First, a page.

Senate Passes Criminal Justice Reform Bill, Update to State’s Body Camera Release Law
Families would have the ability to see unredacted body camera footage within five days after a serious police incident
Senate Bill 300 also establishes a statewide law enforcement disciplinary record and use of force database, requires new education and training
Sen. Britt: We’ve corrected decades of overcriminalization
Raleigh, N.C. — Today, the North Carolina State Senate unanimously passed Senate Bill 300, a wide-ranging criminal justice reform bill. The bill includes a provision negotiated by bill sponsor Sen. Danny Earl Britt, Jr. (R-Robeson) and the Legislative Black Caucus to allow a family to view unredacted body camera footage within five business days after a serious police incident that results in death or serious injury.
“This clarification delivers on our promise to review the current laws related to body-worn camera footage at the appropriate time,” Sen. Britt said. “I want to thank the Legislative Black Caucus for working with me to find a suitable change to make sure families have the chance to view the footage as soon as possible.”
The amendment permits a law enforcement agency to petition a court if it believes the footage should be redacted in some way (e.g., if the video captures a confidential informant).
“Over the past decade Republicans in the General Assembly have been dedicated to evaluating the criminal justice system and implementing reforms that have broad support,” Sen. Britt said. “We’ve corrected decades of overcriminalization. Senate Bill 300 continues that trajectory and responds directly to concerns about police conduct. Our work isn’t complete, but we’ll continue to come together to address these critical issues.”
Senate Bill 300 includes several bipartisan reforms, including new mental health and wellness strategies training, psychological screenings, and an “early warning” system to track and document the use of force.
Over the past several years, the Republican-led legislature has enacted historic criminal justice reforms, including Raise the Age, the Second Chance Act, and the First Step Act, which overturned the mandatory minimum sentences imposed by then-Sen. Roy Cooper.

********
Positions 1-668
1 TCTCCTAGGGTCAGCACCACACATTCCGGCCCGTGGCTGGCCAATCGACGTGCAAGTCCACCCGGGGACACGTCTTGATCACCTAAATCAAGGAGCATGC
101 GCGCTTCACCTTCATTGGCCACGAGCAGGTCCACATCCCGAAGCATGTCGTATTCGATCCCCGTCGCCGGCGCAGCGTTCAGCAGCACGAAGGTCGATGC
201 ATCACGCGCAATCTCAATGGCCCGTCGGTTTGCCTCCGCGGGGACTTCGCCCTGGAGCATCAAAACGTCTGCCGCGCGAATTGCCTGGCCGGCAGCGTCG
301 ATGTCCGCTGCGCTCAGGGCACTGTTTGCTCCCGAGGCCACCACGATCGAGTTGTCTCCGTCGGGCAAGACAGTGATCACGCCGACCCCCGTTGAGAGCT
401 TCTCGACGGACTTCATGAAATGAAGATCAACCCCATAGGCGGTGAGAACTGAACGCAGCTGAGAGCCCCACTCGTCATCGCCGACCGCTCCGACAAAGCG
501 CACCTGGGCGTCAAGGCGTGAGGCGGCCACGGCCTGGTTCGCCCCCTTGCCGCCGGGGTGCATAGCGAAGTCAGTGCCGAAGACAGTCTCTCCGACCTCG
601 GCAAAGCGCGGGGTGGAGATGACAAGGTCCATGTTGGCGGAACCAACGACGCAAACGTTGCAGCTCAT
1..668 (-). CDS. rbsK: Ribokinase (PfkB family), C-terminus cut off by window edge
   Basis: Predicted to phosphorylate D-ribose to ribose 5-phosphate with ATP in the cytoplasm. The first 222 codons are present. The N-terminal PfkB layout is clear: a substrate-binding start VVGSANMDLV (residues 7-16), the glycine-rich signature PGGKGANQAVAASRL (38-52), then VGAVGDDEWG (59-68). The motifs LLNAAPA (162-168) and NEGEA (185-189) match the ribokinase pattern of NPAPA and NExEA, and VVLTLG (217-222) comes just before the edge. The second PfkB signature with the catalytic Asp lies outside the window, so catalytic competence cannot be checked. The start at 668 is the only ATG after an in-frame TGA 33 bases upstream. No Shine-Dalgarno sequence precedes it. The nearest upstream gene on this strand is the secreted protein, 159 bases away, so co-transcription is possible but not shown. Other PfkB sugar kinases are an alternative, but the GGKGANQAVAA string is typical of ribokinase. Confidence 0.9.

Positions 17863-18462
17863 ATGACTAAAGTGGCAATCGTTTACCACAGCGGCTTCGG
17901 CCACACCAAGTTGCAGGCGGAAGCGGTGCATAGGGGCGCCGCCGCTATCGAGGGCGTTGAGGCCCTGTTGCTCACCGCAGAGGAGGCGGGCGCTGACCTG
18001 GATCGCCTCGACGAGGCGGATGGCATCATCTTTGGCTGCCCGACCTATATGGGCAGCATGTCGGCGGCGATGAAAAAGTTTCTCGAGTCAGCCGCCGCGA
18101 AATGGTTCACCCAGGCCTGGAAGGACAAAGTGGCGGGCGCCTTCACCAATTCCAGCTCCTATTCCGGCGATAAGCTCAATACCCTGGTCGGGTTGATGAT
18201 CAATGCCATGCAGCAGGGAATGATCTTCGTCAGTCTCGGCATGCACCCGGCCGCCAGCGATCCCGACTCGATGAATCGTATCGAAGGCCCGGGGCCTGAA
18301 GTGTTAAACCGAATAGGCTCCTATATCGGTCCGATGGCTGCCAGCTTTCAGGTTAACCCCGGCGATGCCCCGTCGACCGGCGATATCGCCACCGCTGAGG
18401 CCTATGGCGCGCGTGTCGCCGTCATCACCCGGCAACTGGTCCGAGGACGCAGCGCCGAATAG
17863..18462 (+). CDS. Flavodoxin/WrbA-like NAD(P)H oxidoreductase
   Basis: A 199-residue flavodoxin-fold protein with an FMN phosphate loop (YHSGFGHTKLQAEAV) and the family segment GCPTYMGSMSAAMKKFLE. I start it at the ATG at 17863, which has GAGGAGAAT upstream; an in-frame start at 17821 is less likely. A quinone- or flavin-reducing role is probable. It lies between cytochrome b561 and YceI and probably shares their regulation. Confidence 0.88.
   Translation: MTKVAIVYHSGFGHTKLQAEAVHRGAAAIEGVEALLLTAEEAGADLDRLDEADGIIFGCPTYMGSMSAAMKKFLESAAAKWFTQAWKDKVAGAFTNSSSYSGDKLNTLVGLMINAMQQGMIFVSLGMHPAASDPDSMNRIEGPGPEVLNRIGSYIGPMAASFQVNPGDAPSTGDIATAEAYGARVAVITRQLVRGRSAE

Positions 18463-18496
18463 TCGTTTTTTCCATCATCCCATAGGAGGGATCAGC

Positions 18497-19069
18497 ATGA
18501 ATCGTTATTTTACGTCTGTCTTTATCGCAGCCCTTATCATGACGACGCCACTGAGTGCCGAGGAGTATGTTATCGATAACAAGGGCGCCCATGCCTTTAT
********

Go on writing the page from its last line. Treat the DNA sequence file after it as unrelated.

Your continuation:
Senate Bill 300 also includes provisions to:
- Create a public database of law enforcement officer certification suspensions and revocations.
- Require all law enforcement officer fingerprints to be entered in state and federal databases.
- Authorize law enforcement agencies to participate in the FBI’s criminal background check systems.
- Create a database for law enforcement agencies of “critical incident information” which includes death or serious bodily injury.
- Require that written notification of Giglio material (credibility issues that would make an officer open to impeachment by the defense in a criminal trial) be reported.
- Allow health care providers to transport the respondent in an involuntary commitment
- Provide in-person instruction by mental health professionals and develop policies to encourage officers to utilize available mental health resources.
- Create an early warning system within each law enforcement agency to monitor officer actions and behaviors that might indicate a problem such as collisions, complaints, and critical incidents.
- Require the creation of a best practices recruitment guide to encourage diversity.
- Expand mandatory in-service training for officers to include mental health topics, community policing, minority sensitivity, use of force, and the duty to intervene and report.
- Create a duty for officers to intervene and report excessive use of force by another officer.
- Increase penalties for those who resist or obstruct an arrest and while doing so injure a law enforcement officer.
Senate Bill 300 increases the penalty for rioting for those who cause more than $1,500 in property damage, or those who cause serious bodily injury to another person, or anyone who brandishes a dangerous weapon or uses a dangerous weapon. That provision directly responds to seeing peaceful protests being taken over by rioters that destroyed business districts across the nation and in downtown Raleigh.
The bill now goes to the House of Representatives for consideration.